The aim this work was to study the long-term mortality of patient operated in Cameroon during humanitarian missions. This is the first of its kind in our setting. It is important to emphasize at this point the role of “the Cameroonian association of patients who benefited from cardiac surgery” which is well organized, and helped us to contact many patients who were lost to follow-up.
Socio-demographics and clinical characteristics
Our data showed that patients who underwent cardiac surgery in Cameroon were young and predominantly female. Such figures have been reported by several authors. This can be explained by the presence of coronary heart disease (CHD) and valvular heart disease in our cohort (6-9). Valvular heart disease remains common among Cameroonians, mainly as a complication of rheumatic valvular heart disease (10-12). The patients presented late, when the valvular destruction is severe making any reparation quite impossible (7). As expected, valvular replacement was the most frequent surgical procedure. In a previous survey between 1985 and 1990, Kingue et al. reported a predominance of bioprosthesis implantation (10). The same policy was adopted in the earlier experience in Ivory Cost (7). These authors highlighted the difficulties associated with managing anticoagulants in SSA health settings (7,10). As this constraint is no longer the case in our setting, most patients benefited from mechanical valve implantation. Nevertheless, our findings stress the need of implementing primary and secondary preventive programmes of rheumatic heart disease (RHD), and improve early diagnosis in SSA (13,14). Not surprising, even if the population was young, the high rate of hypertension observed in our survey is in line with its growing burden faced by many SSA countries (1-3). Although pacemakers’ implantation has become a routine activity in three centers in Cameroon, some patients may benefit from cheaper operations during humanitarian mission (15). As previously reported by Tantchou Tchoumi et al. (16) in their survey from a private heart center located in North West Cameroon, complete atrioventricular block was the dominant indication, and dual-chamber the most implanted cardiac pacemaker in our series.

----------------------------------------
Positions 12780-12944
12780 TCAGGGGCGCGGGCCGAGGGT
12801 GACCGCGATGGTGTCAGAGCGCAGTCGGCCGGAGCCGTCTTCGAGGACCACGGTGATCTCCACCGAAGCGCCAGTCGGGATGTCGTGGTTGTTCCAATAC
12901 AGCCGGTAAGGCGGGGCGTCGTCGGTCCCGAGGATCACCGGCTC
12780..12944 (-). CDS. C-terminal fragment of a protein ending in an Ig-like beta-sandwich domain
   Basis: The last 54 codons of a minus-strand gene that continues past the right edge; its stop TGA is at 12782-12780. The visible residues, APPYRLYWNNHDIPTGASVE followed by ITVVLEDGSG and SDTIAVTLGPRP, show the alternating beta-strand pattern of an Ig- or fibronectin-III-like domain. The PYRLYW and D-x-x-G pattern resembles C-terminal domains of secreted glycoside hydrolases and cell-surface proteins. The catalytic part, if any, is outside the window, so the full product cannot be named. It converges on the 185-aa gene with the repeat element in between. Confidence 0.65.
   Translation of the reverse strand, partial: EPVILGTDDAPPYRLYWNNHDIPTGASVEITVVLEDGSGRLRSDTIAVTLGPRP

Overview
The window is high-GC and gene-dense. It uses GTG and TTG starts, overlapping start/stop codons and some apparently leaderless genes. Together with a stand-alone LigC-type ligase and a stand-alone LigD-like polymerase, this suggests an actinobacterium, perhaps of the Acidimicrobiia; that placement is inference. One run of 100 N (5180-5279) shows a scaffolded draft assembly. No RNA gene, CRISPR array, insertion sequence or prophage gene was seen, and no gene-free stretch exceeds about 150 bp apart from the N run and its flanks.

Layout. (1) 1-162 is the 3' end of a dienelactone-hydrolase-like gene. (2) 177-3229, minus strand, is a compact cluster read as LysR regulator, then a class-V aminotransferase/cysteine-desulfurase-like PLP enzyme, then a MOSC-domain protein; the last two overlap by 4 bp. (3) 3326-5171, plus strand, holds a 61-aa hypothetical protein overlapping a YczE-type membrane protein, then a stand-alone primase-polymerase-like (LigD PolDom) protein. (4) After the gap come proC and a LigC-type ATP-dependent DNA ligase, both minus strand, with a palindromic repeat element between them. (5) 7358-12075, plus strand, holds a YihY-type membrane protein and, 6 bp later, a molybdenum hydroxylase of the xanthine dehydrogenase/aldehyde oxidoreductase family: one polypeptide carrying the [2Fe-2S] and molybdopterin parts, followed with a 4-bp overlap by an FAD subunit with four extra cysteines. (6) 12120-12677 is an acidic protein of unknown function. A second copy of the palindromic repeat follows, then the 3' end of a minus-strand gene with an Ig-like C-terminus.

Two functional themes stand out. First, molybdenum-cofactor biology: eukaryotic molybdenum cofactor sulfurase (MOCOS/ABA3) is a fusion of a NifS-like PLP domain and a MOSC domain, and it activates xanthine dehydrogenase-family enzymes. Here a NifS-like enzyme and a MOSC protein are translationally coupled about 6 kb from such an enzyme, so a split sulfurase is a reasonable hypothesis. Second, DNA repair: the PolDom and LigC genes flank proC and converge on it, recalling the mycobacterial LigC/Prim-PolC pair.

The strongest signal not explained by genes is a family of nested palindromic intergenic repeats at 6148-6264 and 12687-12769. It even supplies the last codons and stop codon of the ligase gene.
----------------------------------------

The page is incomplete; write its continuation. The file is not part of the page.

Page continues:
Causes of death
Since pathological autopsy is very rare in our setting and only reserved in forensic audit, the probable cause of death was determined by interviewing the caregivers, the family, and consulting the death certificate. This process called verbal autopsy has been developed in many countries to reduce the lack of reliable information on the causes of death (17). In two cases (patients 1 and 4), the death occurred in the hospital. Patient 1 died following a septic choc due to a prosthetic mitral valve endocarditis documented by echography and bacteriology analysis. In case n°4, the patient who was not compliant to anticoagulation after haven been discharged from hospital developed a mitral valve thrombosis documented by echography. Despite the initiation of thrombolytic, the patient died few hours after his admission. For the three remaining cases, death occurred at home, and the cause encoded as “cardiac arrest” could be hazardous. Family interview reported that death occurred during sleep in patient 2 and a sudden collapse in patients 3 and 5. Our small series emphasizes the need for reliable strategy to improve the recording of the causes of death.